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Simulation of deformable objects transported in fluid flow
KTH, School of Engineering Sciences (SCI), Mechanics.
2019 (English)Doctoral thesis, comprehensive summary (Other academic)
Abstract [en]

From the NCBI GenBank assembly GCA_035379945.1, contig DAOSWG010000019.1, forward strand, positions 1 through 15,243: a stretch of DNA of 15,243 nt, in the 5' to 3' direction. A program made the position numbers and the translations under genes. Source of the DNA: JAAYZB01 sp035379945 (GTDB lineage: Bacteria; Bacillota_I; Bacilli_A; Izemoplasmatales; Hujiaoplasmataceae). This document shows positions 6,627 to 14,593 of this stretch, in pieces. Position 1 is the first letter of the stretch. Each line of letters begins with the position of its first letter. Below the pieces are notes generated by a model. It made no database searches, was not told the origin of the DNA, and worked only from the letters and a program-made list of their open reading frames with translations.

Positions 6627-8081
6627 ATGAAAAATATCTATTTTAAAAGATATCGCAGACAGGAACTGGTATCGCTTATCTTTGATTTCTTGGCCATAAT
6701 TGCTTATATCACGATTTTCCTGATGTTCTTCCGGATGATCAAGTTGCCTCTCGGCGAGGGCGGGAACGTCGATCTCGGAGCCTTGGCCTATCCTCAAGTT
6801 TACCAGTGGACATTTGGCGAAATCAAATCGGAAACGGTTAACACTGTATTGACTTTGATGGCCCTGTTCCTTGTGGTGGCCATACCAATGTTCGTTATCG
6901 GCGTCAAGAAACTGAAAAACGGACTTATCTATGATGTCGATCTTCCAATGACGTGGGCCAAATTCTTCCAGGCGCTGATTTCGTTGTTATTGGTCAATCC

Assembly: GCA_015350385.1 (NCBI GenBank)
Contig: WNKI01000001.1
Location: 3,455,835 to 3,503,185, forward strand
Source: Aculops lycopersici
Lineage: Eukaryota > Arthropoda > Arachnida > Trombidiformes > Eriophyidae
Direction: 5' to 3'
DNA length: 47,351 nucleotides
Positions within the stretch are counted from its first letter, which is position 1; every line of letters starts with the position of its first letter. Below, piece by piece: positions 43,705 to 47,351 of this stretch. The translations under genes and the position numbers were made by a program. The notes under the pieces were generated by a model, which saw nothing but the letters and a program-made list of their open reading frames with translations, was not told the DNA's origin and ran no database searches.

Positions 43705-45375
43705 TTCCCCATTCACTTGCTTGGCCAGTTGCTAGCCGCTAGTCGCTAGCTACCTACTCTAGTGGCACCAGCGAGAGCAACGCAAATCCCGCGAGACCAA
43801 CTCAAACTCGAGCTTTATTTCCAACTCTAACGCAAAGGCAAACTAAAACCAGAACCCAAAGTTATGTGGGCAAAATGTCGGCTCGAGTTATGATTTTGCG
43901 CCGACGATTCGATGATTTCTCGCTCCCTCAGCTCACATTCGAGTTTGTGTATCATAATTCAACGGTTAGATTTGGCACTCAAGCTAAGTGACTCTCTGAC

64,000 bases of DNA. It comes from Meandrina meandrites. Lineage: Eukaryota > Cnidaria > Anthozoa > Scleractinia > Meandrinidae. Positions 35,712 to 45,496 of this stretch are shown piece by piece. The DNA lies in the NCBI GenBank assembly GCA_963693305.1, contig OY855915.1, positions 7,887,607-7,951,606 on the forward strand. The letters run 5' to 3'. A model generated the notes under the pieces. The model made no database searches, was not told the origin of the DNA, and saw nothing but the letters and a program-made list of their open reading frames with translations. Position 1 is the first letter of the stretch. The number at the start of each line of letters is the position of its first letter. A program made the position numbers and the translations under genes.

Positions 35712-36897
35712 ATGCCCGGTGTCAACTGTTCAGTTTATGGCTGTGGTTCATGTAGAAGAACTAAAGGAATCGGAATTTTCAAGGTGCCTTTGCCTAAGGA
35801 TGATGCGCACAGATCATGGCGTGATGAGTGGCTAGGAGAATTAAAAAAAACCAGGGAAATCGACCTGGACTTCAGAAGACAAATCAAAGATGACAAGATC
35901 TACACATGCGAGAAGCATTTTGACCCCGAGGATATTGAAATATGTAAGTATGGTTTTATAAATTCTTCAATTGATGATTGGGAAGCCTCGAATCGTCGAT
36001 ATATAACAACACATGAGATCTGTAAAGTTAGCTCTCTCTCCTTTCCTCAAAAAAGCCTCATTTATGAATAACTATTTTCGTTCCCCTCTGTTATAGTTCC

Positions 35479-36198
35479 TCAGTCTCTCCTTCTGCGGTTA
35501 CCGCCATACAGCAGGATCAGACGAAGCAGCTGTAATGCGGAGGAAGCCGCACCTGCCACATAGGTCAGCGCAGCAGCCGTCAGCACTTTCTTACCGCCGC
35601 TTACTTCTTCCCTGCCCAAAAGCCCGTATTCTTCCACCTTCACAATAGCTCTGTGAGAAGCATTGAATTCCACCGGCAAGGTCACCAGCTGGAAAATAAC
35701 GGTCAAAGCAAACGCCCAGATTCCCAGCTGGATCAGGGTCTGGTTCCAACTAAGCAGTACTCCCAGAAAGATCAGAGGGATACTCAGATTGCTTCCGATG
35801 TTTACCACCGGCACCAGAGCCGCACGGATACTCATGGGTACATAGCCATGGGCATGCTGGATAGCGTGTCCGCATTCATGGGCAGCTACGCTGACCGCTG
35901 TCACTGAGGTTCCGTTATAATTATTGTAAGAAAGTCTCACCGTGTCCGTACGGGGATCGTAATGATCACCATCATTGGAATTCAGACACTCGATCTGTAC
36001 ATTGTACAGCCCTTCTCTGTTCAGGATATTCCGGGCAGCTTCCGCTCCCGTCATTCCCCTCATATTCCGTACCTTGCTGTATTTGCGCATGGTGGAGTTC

Deformable particles suspended in a viscous fluid can be found in many industrial and biological applications. In this thesis, two different numerical tools have been developed to simulate suspensions of capsules, thin membranes enclosing a second fluid and a rigid nucleus so to work as model for ”Eukaryotic” cells, and flexible slender bodies known as filaments/fibres. Both tools use a semi-implicit fluid flow solver with different approaches for the deformable structure. The capsule membrane is modelled as a thin hyperelastic material and the elasticity equations are solved with an accurate spectral representation of the capsule shape as a truncated number of spherical harmonics. The filaments are considered as one dimensional inextensible slender bodies obeying Euler-Bernoulli beam equations which is solved by a two-step method using finite difference discretisation. The immersed boundary method is exploited to couple the fluid and solid motion using different versions for the two different objects considered. The nucleus inside the capsules is modelled either as a second stiffer capsule or as a rigid particle. In order to avoid membrane-membrane, membrane-wall and membrane-nucleus overlapping, a short range repulsive force is implemented in terms of a potential function of the distance between the approaching objects. For the short range interactions between the filaments, both lubrication correction and collision forces are considered and it is found that the inclusion of the lubrication correction has significant effect on the rheology in shear flow. Both codes are validated against the numerical and experimental data in the literature. We study the capsule behaviour in a simple shear flow created by with two walls moving in opposite directions. The membrane obeys the Neo-Hookean constitutive equations and, in the simulations with a rigid nucleus, its radius is fixed to half the capsule initial radius. The filaments, on the other hand, are studied in 4 different flow configurations: shear flow, channel flow, settling in quiescent fluid and homogeneous isotropic turbulence. The results indicate that for single capsule, the nucleus reduces the membrane deformation significantly and changes the deformed shaped when there is negligible bending resistance of the membrane. The rheological properties of nucleated capsule suspensions result from the competition between the capsule deformation and their orientation angle and similarly to the case of single capsules, the nucleus reduces the mean deformation. By increasing the capsule volume fraction, the relative viscosity increases and capsules become more oriented in the mean flow direction. Filament suspensions in shear flow exhibit shear thinning behaviour with respect to deformability; inertia has a significant effect on the rheological properties of the suspensions as documented here. For the case of settling fibres, we document the formation of columnar structures with higher settling velocity known as streamers, which are more pronounced at higher volume fractions and for flexible fibres. For a single filament in homogeneous isotropic turbulence, two distinct regimes for the filament motion are identified with a sharp transition from one to another at a critical bending stiffness. In turbulent channel flow, we demonstrate how finite-size filaments cause considerable drag reduction, of the order of 30% for volume fractions of the order of 1.5%, and that the main averaged quantities are almost independent of the filament flexibility for the bending rigidities studied here.